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NIESV react to Fashola’s statement on Housing problems

Surveyors and valuers are not responsible for the huge housing deficit and high rent, Nigerian Institution of Estate Surveyors and Valuers (NIESV), Lagos Branch Chairman Mr. Offiong Ukpong has said.

He was reacting to the claim of Works, Power and Housing Minister Mr. Babatunde Fashola’s that surveyors and valuers should be blamed for those problems.

Ukpong, who led a delegation to visit Oba of Lagos, Oba Rilwan Akiolu of Lagos, said surveyors and valuers were often accused of being responsible for several anti-tenancy activities, high cost of renting properties; tenants’ inability to pay rent; fixing of high rent and charging high fees.

According to him, NIESV, which ought to have been a development partner to the government, is not treated as such by relevant authorities, considering that when major decisions are taken, the body, according to him, is not represented.

“The cost of land, its preparation, taxes and levies paid are not under our control nor advice. We do not determine accommodation density nor are we involved in the design of the building, yet we shall be managing it when all others exit. We are not involved at the construction stages, neither is our advice sought on areas of cost savings or elimination of dead spaces or unnecessary facilities. Our opinion is not sought on whether the housing provision is for social housing or investment considerations,” Ukpong said.

He said often estate valuers were called at the completion of a project to do the marketing and management, sometimes, at a predetermined rent. Besides, property owners, most times, shun the advice of valuers, who are easily relieved of the job if they advise anything to the contrary.

He said in other countries, real estate development attracted 2 to 4 per cent interest rate per annum at a tenor of between 15 to 25 years.

“Is government giving mortgage? For what duration and at what rate? If rent is high what of Land Use Charge? What is the return to land as a factor of production, and should it not be competitive? Instead of any blame game, we should be thinking of synergies and partnerships rather than the neglect our profession has suffered these past years,” he said.

Meanwhile, the NIESV delegation also sought the monarch’s influence in swinging patronage for the body. Specifically, they canvassed the partnership of all stakeholders in the drive for urban renewal of Lagos Island and other areas.

“It is a fact that Lagos Island is the cradle of civilisation in Nigeria. Lagos was and is still the London of most other states in Nigeria. But if you look carefully at Lagos, perhaps with the eye of an estate surveyor and valuer, you will see that those buildings that were outstanding and impressive then have lost their steam and prestige,” he observed.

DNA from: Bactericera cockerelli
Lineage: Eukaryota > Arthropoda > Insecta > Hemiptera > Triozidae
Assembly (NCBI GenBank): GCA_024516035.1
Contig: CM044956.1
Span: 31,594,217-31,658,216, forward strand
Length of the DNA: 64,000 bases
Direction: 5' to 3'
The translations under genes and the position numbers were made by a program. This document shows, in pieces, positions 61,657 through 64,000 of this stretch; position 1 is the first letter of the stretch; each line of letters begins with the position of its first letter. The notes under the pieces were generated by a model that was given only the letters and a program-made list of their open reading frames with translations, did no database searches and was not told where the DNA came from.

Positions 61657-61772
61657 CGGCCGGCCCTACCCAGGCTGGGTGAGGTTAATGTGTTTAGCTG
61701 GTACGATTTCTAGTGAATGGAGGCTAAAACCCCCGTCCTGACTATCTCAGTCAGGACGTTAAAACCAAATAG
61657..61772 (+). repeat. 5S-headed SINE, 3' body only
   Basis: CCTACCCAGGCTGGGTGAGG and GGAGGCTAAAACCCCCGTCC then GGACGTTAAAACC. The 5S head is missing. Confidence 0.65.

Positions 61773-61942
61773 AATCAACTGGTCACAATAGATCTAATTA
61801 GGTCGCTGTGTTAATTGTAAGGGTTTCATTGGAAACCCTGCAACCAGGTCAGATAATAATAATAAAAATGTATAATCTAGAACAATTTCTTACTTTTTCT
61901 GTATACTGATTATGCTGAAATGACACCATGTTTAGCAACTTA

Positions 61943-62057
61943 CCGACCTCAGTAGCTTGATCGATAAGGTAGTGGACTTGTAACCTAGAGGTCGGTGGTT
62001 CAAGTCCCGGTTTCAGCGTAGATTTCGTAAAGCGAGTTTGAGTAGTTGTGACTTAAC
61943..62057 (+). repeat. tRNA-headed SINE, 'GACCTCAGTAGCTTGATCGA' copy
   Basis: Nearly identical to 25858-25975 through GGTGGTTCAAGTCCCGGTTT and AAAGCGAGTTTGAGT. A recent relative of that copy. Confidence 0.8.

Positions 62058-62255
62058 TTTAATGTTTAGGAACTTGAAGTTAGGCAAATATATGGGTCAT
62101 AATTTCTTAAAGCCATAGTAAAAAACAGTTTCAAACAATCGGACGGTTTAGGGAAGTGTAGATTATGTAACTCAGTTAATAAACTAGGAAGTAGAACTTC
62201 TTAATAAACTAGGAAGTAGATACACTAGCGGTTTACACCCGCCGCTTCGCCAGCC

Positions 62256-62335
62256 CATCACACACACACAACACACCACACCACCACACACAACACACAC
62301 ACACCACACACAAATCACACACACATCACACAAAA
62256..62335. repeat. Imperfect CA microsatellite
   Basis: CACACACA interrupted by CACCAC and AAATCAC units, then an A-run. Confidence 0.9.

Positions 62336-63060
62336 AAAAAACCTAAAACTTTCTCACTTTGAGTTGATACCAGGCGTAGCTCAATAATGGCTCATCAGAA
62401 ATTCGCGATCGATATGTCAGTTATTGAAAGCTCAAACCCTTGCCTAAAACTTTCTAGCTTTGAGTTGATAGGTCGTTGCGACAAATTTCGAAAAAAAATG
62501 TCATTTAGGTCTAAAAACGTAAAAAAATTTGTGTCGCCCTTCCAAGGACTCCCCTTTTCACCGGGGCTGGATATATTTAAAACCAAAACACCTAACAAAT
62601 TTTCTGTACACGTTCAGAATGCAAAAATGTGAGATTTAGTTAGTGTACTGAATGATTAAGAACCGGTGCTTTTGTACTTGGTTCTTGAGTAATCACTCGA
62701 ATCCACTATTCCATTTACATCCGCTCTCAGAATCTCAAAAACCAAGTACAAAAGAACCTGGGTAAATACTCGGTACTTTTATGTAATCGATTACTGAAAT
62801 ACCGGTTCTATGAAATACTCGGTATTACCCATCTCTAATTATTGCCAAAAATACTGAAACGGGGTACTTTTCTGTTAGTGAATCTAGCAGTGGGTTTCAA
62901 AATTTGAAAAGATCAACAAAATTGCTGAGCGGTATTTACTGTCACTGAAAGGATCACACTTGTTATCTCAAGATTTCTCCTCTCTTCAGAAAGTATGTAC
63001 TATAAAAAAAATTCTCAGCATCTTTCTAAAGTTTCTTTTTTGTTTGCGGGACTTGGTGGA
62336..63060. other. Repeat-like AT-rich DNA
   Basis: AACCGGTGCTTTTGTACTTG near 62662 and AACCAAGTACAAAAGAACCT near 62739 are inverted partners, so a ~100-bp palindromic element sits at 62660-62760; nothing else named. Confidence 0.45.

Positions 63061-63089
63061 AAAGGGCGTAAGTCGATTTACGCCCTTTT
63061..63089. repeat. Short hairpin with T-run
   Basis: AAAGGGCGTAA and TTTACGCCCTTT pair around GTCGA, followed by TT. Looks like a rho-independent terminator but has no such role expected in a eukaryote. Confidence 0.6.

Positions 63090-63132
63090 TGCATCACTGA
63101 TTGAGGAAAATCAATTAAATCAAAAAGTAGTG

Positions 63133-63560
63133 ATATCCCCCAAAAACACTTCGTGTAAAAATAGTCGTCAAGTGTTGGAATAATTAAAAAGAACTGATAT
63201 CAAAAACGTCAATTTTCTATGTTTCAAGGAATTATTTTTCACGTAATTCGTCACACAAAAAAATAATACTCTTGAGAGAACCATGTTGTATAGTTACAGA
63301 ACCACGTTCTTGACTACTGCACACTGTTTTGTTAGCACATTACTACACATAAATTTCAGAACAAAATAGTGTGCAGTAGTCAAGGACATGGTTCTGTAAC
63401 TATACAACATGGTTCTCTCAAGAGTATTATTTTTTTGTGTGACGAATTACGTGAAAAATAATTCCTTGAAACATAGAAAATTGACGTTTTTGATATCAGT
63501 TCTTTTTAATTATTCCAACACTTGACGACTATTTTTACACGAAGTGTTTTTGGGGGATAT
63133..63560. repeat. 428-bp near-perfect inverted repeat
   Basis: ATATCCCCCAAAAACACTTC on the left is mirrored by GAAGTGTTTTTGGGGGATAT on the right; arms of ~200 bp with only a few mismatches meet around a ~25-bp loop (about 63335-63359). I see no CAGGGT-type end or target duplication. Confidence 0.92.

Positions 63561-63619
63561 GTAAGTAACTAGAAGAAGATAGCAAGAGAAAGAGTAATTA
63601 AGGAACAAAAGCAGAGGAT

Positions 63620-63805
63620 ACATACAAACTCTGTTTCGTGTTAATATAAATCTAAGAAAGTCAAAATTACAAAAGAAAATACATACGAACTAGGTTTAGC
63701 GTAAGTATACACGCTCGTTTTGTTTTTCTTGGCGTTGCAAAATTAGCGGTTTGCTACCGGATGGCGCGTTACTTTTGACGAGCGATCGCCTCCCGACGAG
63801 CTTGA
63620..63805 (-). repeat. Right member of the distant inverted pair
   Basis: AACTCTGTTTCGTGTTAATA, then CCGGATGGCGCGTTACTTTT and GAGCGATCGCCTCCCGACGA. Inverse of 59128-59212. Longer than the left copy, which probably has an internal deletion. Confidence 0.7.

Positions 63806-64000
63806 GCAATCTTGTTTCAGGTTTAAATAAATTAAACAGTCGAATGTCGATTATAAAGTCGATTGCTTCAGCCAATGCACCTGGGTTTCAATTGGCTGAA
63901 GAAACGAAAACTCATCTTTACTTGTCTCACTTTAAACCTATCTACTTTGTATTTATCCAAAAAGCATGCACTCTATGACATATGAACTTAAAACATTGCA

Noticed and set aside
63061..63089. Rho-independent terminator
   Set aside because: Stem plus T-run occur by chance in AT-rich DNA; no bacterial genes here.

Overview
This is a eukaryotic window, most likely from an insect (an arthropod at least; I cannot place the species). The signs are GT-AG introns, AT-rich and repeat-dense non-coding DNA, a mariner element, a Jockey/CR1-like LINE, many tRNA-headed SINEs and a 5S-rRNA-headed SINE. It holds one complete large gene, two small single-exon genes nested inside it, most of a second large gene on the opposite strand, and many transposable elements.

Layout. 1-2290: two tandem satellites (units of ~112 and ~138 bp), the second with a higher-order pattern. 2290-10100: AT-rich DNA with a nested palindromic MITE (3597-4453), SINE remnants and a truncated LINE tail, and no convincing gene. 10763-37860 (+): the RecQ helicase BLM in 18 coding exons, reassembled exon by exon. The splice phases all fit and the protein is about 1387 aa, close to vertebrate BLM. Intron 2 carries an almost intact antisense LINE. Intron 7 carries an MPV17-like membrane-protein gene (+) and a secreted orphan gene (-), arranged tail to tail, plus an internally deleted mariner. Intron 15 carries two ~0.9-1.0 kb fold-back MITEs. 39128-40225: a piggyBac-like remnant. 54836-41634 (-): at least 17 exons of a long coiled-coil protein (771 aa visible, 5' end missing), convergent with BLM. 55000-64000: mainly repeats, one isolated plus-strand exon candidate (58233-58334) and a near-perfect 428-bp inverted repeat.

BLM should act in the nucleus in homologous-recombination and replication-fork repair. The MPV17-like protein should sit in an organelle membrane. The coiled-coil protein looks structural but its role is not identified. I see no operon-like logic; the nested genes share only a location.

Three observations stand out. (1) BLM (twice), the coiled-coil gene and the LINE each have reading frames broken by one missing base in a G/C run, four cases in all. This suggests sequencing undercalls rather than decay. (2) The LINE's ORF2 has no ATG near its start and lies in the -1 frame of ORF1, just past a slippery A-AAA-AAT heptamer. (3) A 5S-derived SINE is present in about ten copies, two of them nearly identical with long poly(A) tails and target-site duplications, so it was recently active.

Ukpong said there were many areas due for redevelopment, including most parts of Lagos Island, Shitta, Iddo, amongst others. He expressed concern that despite that Lagos is a major town in the world, it is, however, a shame that 30 metres from its major highways, rural characteristics were still prevalent. He admonished that the multiple interests subsisting in tiny units of development or buildings can be identified, harmonised or aggregated and developed into multi-storey buildings with modern conveniences and facilities without losing the original ownership rights or interest.

On building collapse, the NIESV team noted that the multiple-storey buildings dotting the skyline of Marina and Broad Street had been in existence for many years, while several new developments across the state had collapsed. Most of the old projects were managed by estate surveyors and valuers, and none have collapsed.

“You will recall the works of Knight Frank and Rutley as he then was called, Fox and Co. and many other indigenous firms that operated then. They were involved in project conception, project management and property management, and we had more organised cities and society. But, suddenly, every other professionals in the built environment thought that what the estate surveyors and valuers know and could do can be done by them and we became known, called and addressed as estate agents and today, the buildings are collapsing, the cities are decaying and the environment is blighted,” he said.

Ukpong urged the state government to adopt the old method of construction and management, which stipulated that no building above four floors should be approved without the inclusion of a consultant estate surveyor and valuer, who knows what to do and the enormous responsibility of his profession in every project.

Besides, Ukpong said, the government should consider the establishment of the office of the Valuer-General of the Federation, and by extension, in all the states; appoint an estate surveyor and valuer as a minister and commissioner in Lagos State, and partner the professionals on urban renewal of Lagos Island and other areas of the state requiring regeneration.

He charged the government to engage members more in policy formulation and positions of responsibility as their competencies were daily getting destroyed and eroded, with the society and the people being the worst for it.

Said he: “In the Federal Executive Council today, there is no estate surveyor and valuer there. But the estate surveyor and valuer is also a land economist. Who advises the government on land matters?”

Source: The Nation

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